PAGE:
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Kathryn Mills, Aula Idris, Thu-An Pham, John Porte, Mark Wiggins and Manolya Kavakli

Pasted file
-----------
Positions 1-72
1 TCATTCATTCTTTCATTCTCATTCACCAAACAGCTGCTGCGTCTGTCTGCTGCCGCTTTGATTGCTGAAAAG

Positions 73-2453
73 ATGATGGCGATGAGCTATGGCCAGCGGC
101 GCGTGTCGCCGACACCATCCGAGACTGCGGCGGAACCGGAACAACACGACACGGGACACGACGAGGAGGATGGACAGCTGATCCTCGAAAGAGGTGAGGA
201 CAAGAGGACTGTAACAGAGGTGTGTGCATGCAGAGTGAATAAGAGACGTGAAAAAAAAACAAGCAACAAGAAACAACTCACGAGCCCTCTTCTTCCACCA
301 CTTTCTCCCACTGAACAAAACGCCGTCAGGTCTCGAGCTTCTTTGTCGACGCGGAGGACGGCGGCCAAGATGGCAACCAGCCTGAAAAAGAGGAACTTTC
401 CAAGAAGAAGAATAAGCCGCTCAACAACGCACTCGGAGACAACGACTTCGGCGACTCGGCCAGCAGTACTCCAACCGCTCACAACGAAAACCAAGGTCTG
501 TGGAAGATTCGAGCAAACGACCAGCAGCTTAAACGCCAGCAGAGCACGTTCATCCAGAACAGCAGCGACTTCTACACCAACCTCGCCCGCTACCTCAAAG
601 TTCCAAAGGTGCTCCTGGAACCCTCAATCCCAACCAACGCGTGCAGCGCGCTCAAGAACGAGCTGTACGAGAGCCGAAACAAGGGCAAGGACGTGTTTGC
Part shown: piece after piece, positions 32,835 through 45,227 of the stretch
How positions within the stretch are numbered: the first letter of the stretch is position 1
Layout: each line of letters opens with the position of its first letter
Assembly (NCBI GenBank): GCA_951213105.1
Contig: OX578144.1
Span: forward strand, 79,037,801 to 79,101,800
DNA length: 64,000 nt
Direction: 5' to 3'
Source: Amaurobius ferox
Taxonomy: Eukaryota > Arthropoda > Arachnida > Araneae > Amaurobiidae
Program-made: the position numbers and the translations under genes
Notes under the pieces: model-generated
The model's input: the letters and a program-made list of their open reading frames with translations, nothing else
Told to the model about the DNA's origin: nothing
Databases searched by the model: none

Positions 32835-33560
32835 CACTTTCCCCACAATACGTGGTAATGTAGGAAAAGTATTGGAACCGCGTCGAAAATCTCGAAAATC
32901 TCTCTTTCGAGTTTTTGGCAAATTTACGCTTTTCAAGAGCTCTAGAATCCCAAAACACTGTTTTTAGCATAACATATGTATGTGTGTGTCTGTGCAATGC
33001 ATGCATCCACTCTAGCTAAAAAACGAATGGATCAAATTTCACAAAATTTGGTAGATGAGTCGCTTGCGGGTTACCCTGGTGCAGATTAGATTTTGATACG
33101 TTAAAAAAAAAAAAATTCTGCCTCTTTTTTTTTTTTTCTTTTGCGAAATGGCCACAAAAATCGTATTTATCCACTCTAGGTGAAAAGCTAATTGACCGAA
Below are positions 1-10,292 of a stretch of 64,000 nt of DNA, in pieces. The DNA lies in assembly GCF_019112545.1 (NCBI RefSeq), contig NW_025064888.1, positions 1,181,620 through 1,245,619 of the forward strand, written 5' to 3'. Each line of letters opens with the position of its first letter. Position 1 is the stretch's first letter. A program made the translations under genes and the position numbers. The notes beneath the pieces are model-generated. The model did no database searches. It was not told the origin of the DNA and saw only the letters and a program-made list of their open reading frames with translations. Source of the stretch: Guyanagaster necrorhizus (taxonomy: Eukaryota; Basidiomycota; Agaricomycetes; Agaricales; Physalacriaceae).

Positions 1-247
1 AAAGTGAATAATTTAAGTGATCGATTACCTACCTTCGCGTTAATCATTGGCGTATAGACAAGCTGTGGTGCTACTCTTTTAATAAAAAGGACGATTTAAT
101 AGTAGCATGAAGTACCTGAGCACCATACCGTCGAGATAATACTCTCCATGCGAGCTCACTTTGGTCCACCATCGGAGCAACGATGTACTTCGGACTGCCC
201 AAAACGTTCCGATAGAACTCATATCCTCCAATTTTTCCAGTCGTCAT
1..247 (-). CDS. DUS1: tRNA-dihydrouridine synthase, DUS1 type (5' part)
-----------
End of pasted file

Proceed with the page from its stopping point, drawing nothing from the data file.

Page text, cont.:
Objectives: To determine the validity and reliability of the peak frontal plane knee angle evaluated by a virtual reality (VR) netball game when landing from a drop vertical jump. Study Design: Laboratory. Methods: Forty participants performed 3 drop vertical jumps evaluated by 3-dimensional motion analysis and 3 drop vertical jumps evaluated by the VR game. Limits of agreement for the peak projected frontal plane knee angle and peak knee abduction were determined. Participants were given a consensus category of “above threshold” or “below threshold” based on a prespecified threshold angle of 9° during landing. Classification agreement was determined using kappa coefficient, and accuracy was determined using specificity and sensitivity. Ten participants returned 1 week later to determine intrarater reliability, standard error of the measure, and typical error. Results: The mean difference in detected frontal plane knee angle was 3.39° (95% confidence interval [CI], 1.03° to 5.74°). Limits of agreement were −10.27° (95% CI, −14.36° to −6.19°) to 17.05° (95% CI, 12.97° to 21.14°). Substantial agreement, specificity, and sensitivity were observed for the threshold classification (κ = .66; 95% CI, .42 to .88; specificity = 0.96; 95% CI, 0.78 to 1.0; and sensitivity = 0.75; 95% CI, 0.43 to 0.95). The game exhibited acceptable reliability over time (intraclass correlation coefficient, ICC3,1 = .844), and error was approximately 2°. Conclusion: The VR game reliably evaluated a projected frontal plane knee angle. Although the knee angle detected by the VR game is strongly related to peak knee abduction, the accuracy of detecting the exact angle was limited. A threshold approach may be a more accurate approach for gaming technology to evaluate frontal plane knee angles when landing from a jump.